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Genetic and Metabolic :
Club Foot / Talipes / Talipes Equinovarus

Club foot or talipes, or talipes equinovarus is a congenital abnormality of the foot in which the foot is turned inward, and sometimes the ankle is turned down where the sole of the foot should be. The condition is not painful, but can cause difficulty in walking and discomfort as the child grows.

Join this online support group for people with club feet and their families and doctors to meet others who have coped with this condition and who can help you.

 

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1. Which doctor should I see for clubfoot?

You should see a orthopedic surgeon. Physiotherapy also has a role in treating club foot

2. What happens if the clubfoot is left untreated?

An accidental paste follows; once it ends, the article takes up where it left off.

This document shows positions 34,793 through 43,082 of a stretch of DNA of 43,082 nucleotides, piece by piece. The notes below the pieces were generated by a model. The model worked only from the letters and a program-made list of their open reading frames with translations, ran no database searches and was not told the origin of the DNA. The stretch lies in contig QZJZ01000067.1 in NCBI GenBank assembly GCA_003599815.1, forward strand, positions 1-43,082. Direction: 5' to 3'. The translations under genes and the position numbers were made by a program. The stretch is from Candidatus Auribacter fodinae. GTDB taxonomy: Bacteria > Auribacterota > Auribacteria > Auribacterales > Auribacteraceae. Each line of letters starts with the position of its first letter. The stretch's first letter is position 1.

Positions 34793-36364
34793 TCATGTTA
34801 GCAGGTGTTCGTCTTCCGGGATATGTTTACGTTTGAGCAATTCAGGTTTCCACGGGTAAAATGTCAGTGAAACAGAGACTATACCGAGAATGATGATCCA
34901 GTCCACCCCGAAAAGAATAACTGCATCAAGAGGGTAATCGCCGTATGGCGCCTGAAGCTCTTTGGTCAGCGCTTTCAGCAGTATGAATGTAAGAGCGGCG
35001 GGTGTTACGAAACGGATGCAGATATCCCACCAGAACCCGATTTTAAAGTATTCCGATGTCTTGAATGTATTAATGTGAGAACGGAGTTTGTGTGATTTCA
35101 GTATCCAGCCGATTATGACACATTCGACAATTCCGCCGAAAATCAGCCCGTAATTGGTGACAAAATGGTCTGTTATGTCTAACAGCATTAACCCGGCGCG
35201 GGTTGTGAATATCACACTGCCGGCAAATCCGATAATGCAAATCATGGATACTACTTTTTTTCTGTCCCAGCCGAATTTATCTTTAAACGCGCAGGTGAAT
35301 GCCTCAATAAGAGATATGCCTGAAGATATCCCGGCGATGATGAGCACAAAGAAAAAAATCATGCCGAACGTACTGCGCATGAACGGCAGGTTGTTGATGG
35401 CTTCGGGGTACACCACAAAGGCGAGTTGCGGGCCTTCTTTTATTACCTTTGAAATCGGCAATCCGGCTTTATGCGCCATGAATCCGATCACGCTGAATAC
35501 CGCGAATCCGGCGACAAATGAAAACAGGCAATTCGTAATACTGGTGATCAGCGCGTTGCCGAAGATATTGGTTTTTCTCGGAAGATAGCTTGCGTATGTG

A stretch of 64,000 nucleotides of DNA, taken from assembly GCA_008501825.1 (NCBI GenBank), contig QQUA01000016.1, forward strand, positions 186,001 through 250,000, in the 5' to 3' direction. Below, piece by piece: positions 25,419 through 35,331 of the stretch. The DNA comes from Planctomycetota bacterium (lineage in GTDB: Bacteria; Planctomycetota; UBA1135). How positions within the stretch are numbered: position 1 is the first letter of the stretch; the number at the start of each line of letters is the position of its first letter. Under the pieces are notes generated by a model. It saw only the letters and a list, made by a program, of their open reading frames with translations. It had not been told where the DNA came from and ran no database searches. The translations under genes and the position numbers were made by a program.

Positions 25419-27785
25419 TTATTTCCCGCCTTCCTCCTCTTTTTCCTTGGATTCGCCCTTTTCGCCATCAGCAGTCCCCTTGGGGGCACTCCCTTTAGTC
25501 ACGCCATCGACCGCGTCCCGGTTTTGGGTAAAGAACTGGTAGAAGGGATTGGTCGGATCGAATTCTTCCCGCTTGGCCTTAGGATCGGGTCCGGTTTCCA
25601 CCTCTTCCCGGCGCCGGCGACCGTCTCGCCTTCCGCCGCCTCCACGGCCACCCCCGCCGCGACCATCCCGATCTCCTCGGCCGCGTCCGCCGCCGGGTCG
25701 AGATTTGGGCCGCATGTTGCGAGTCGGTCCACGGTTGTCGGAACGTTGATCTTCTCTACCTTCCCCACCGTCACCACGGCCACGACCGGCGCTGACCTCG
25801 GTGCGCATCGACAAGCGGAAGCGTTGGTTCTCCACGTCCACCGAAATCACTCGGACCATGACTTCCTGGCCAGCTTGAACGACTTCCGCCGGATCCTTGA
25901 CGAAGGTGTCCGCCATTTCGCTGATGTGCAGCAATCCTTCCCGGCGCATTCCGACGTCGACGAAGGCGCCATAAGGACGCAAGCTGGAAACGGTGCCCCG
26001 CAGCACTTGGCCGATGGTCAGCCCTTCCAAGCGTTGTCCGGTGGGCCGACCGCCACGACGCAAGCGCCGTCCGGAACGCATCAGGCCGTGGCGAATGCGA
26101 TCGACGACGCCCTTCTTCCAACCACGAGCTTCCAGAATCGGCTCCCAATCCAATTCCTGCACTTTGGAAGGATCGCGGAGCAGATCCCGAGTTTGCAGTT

If clubfoot is left untreated, the childs foot will be automatically turned inwards and the child could not be able to place his foot flat on the ground and finds difficult to walk.

3. How long should the treatment continue?

There are chances for the deformity to relapse even though it is corrected. So the child needs continuous check up and treatment through out his growing age.

4. Can surgery be done immediately to the newborn baby, as soon as the clubfoot is detected?

No, surgery is done, only when the conservative treatment fails for the child. The child should be of sufficient size so that the structures like bones, tendons, ligaments, muscles can be identified, during surgery for correction. The right age for surgery is six months of age and above.






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